Iraq's parliament on Thursday approved three new key ministers, including a Sunni Arab to head the defense ministry, ending a stalemate among Iraq's religious and ethnic groups over the crucial posts.
The three, including ministers for national security and interior, were sworn in after Prime Minister Nouri al-Maliki announced the death of Al Qaeda in Iraq chief Abu Musab al-Zarqawi.
The new defense minister is Iraqi Army Gen. Abdul-Qader Mohammed Jassim al-Mifarji and Shiites Jawad al-Bolani for interior and Sherwan al-Waili for national security.
The posts are considered crucial for al-Maliki's government to implement a plan allowing Iraqi forces to take over security from the U.S.-led coalition within 18 months, opening the way for the eventual withdrawal of foreign troops.
Al-Mifarji, who is not affiliated with any Sunni Arab party, told the 275-member body that he graduated from the Iraqi military academy in 1969 and was thrown out of the military and Saddam Hussein's now outlawed Baath Party in 1991 after he criticized the invasion of Kuwait — which led to his conviction by a military court in 1994 and a seven year prison sentence.
"All my properties were confiscated. In 2003, my only house was returned. Then I joined the new Iraqi army as the commander of operations room and then commander of military operations in western Iraq, and finally the commando units of the infantry."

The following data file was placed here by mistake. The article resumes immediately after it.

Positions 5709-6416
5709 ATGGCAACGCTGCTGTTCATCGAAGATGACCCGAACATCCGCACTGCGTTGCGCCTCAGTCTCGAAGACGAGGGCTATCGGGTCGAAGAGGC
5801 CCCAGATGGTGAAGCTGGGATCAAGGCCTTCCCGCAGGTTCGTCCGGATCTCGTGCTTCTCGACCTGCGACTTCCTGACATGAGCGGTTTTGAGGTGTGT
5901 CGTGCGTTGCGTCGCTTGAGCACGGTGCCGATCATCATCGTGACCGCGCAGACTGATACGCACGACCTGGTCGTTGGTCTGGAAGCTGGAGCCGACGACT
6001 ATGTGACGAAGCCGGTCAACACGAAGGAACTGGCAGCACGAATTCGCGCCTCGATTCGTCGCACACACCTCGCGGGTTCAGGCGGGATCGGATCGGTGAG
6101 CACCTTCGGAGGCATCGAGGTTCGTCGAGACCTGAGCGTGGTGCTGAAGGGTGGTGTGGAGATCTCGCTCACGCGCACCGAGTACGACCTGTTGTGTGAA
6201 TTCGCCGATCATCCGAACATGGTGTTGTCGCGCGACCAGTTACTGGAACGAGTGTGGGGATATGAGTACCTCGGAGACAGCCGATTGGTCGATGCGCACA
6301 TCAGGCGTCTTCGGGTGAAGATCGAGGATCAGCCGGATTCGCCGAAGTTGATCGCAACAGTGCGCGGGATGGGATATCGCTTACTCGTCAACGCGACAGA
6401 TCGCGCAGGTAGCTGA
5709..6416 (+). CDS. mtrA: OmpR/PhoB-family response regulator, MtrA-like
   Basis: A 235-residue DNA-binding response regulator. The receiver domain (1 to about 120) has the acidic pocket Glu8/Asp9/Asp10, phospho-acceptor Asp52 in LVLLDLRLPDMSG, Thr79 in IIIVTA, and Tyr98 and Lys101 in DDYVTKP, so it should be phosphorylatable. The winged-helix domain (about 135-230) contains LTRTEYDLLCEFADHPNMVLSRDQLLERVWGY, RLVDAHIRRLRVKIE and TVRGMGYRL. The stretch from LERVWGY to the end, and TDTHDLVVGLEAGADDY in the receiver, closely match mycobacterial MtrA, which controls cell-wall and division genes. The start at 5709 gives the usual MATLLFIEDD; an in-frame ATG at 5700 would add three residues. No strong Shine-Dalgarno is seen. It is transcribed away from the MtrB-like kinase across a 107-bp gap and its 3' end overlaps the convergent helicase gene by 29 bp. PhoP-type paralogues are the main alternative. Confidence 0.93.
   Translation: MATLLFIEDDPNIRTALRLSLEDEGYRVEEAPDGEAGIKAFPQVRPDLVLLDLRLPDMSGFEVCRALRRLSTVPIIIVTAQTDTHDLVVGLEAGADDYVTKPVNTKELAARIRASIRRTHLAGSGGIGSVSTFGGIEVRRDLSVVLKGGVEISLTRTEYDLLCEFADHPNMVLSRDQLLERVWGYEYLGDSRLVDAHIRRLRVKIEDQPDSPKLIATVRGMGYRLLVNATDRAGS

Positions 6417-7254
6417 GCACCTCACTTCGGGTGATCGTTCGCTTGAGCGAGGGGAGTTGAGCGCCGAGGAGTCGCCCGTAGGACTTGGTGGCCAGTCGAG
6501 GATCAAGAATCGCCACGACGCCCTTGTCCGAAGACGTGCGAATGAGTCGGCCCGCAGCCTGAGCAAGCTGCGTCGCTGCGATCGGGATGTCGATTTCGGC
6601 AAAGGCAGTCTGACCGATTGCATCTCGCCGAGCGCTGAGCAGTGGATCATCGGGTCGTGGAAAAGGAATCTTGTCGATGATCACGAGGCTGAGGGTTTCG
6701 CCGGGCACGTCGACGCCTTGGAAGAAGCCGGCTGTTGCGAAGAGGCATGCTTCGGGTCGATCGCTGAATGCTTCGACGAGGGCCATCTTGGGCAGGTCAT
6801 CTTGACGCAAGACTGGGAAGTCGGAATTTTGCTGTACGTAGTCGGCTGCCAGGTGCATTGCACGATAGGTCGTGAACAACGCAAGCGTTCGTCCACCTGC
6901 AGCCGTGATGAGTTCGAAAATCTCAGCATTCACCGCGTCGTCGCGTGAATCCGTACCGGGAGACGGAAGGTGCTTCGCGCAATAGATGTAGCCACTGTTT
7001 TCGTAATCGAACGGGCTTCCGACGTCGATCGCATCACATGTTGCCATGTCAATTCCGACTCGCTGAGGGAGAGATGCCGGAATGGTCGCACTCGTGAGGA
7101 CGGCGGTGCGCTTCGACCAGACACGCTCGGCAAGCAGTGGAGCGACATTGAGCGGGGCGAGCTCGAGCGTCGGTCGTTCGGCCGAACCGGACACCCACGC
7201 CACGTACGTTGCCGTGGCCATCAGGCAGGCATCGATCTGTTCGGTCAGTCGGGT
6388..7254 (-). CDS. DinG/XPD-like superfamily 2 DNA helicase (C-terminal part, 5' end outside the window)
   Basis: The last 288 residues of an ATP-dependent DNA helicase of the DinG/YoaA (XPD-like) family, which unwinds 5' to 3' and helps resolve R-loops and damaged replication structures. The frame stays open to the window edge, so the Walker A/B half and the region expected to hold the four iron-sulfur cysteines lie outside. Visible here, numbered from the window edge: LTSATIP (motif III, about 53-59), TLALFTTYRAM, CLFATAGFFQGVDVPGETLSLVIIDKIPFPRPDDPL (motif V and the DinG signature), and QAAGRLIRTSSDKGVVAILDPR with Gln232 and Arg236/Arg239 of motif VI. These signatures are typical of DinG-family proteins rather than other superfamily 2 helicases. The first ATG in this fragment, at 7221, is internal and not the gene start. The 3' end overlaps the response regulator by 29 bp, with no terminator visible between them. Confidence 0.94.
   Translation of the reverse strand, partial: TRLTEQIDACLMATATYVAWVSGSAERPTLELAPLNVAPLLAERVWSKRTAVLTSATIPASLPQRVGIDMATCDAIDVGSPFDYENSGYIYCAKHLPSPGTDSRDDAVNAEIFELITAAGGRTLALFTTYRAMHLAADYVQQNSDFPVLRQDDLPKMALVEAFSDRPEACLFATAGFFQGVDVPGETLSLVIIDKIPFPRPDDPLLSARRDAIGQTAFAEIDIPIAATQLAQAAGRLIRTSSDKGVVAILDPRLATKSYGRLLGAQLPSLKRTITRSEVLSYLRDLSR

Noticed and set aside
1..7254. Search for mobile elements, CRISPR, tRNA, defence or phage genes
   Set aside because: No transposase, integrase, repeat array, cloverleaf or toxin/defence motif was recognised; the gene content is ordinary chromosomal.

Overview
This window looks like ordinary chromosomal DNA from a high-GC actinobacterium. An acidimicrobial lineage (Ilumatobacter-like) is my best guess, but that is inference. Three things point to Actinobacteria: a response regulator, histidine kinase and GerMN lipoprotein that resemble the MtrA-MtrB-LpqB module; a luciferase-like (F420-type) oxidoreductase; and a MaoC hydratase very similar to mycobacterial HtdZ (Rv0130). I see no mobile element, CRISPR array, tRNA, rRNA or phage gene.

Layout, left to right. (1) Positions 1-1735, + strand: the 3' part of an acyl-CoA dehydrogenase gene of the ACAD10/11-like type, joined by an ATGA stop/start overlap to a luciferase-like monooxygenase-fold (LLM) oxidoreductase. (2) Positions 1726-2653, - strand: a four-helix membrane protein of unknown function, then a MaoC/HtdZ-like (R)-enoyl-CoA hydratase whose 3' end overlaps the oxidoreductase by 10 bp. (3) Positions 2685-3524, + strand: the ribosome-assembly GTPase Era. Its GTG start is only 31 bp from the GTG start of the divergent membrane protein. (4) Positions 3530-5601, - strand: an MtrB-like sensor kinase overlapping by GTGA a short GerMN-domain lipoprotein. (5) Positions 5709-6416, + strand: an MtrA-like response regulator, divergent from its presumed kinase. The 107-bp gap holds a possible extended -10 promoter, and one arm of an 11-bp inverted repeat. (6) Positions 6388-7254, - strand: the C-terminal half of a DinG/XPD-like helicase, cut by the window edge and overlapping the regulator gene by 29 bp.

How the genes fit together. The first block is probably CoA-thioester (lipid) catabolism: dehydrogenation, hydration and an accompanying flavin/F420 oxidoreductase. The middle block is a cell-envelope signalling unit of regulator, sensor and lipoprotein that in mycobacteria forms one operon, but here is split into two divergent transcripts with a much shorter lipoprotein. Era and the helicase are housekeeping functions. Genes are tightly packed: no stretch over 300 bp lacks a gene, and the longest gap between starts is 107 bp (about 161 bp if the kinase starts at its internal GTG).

He said he was "not affiliated with any political party and as a defense minister I will work for all Iraqis and will not work according to my tribal, religious and ethnic background. I will be only an Iraqi and will spare no effort. If I find myself unqualified I will be the first one to quit."
Al-Bolani, the new interior minister, is an independent member of the dominant Shiite United Iraqi Alliance. He is an aeronautical engineering graduate from Baghdad's University of Technology, and said he was an engineer in the Iraqi air force until 1999.
Al-Waili is a member of the Iraqi Dawa Party, which is not related to the Dawa party of which the prime minister is a member. He graduated from Iraq's military school of engineering in 1979 and was jailed after the Shiite uprising of 1991 in Basra, southern Iraq. He later served as head of the provincial council in southern Nasiriyah, and then as undersecretary for public works and as an adviser for regional affairs in the national security ministry.
"My understanding is that the national security ministry must be an Iraqi one and to expand it's work, not just to fight terrorism but also to fight economic crimes," al-Waili said.